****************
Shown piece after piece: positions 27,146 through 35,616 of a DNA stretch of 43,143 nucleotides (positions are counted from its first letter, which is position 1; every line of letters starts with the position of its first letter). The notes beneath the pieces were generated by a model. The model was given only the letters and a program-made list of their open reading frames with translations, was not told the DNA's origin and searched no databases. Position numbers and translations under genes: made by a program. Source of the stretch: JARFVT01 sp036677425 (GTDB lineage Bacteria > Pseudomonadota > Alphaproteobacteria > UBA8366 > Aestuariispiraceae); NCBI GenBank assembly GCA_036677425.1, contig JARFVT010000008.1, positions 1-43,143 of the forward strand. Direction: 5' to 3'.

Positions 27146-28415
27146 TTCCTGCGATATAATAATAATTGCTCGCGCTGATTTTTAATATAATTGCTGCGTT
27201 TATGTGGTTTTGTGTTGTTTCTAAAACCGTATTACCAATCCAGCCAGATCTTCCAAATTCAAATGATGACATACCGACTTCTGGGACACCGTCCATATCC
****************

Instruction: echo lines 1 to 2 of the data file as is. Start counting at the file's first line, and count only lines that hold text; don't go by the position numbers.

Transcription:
Shown piece after piece: positions 27,146 through 35,616 of a DNA stretch of 43,143 nucleotides (positions are counted from its first letter, which is position 1; every line of letters starts with the position of its first letter). The notes beneath the pieces were generated by a model. The model was given only the letters and a program-made list of their open reading frames with translations, was not told the DNA's origin and searched no databases. Position numbers and translations under genes: made by a program. Source of the stretch: JARFVT01 sp036677425 (GTDB lineage Bacteria > Pseudomonadota > Alphaproteobacteria > UBA8366 > Aestuariispiraceae); NCBI GenBank assembly GCA_036677425.1, contig JARFVT010000008.1, positions 1-43,143 of the forward strand. Direction: 5' to 3'.

Positions 27146-28415